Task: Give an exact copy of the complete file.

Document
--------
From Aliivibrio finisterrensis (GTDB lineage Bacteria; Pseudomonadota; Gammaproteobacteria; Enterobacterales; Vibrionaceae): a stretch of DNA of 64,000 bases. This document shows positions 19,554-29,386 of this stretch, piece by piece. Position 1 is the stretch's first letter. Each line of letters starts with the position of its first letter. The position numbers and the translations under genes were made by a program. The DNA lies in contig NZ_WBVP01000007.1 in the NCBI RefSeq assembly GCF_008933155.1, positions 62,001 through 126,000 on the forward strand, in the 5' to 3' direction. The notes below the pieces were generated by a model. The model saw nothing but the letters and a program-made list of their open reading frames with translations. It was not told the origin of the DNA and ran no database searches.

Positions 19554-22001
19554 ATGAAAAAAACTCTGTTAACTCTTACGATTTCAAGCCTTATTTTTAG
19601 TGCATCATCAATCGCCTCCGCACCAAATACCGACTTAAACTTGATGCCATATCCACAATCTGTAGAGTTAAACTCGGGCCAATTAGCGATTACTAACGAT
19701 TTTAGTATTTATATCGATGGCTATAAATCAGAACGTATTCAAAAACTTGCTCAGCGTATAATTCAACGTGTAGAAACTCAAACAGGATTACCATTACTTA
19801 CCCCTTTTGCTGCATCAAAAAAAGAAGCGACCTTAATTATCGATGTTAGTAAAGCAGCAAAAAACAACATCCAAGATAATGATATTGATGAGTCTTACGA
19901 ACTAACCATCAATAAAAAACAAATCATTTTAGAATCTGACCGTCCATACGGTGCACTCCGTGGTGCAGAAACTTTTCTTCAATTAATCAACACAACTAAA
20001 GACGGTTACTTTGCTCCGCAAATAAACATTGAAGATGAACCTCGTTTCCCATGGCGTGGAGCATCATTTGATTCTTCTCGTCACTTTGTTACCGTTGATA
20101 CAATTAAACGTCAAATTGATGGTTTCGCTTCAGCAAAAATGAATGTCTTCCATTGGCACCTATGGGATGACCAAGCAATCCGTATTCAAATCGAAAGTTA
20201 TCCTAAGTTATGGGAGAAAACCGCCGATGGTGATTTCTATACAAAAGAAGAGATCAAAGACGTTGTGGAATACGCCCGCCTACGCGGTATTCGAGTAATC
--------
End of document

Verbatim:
From Aliivibrio finisterrensis (GTDB lineage Bacteria; Pseudomonadota; Gammaproteobacteria; Enterobacterales; Vibrionaceae): a stretch of DNA of 64,000 bases. This document shows positions 19,554-29,386 of this stretch, piece by piece. Position 1 is the stretch's first letter. Each line of letters starts with the position of its first letter. The position numbers and the translations under genes were made by a program. The DNA lies in contig NZ_WBVP01000007.1 in the NCBI RefSeq assembly GCF_008933155.1, positions 62,001 through 126,000 on the forward strand, in the 5' to 3' direction. The notes below the pieces were generated by a model. The model saw nothing but the letters and a program-made list of their open reading frames with translations. It was not told the origin of the DNA and ran no database searches.

Positions 19554-22001
19554 ATGAAAAAAACTCTGTTAACTCTTACGATTTCAAGCCTTATTTTTAG
19601 TGCATCATCAATCGCCTCCGCACCAAATACCGACTTAAACTTGATGCCATATCCACAATCTGTAGAGTTAAACTCGGGCCAATTAGCGATTACTAACGAT
19701 TTTAGTATTTATATCGATGGCTATAAATCAGAACGTATTCAAAAACTTGCTCAGCGTATAATTCAACGTGTAGAAACTCAAACAGGATTACCATTACTTA
19801 CCCCTTTTGCTGCATCAAAAAAAGAAGCGACCTTAATTATCGATGTTAGTAAAGCAGCAAAAAACAACATCCAAGATAATGATATTGATGAGTCTTACGA
19901 ACTAACCATCAATAAAAAACAAATCATTTTAGAATCTGACCGTCCATACGGTGCACTCCGTGGTGCAGAAACTTTTCTTCAATTAATCAACACAACTAAA
20001 GACGGTTACTTTGCTCCGCAAATAAACATTGAAGATGAACCTCGTTTCCCATGGCGTGGAGCATCATTTGATTCTTCTCGTCACTTTGTTACCGTTGATA
20101 CAATTAAACGTCAAATTGATGGTTTCGCTTCAGCAAAAATGAATGTCTTCCATTGGCACCTATGGGATGACCAAGCAATCCGTATTCAAATCGAAAGTTA
20201 TCCTAAGTTATGGGAGAAAACCGCCGATGGTGATTTCTATACAAAAGAAGAGATCAAAGACGTTGTGGAATACGCCCGCCTACGCGGTATTCGAGTAATC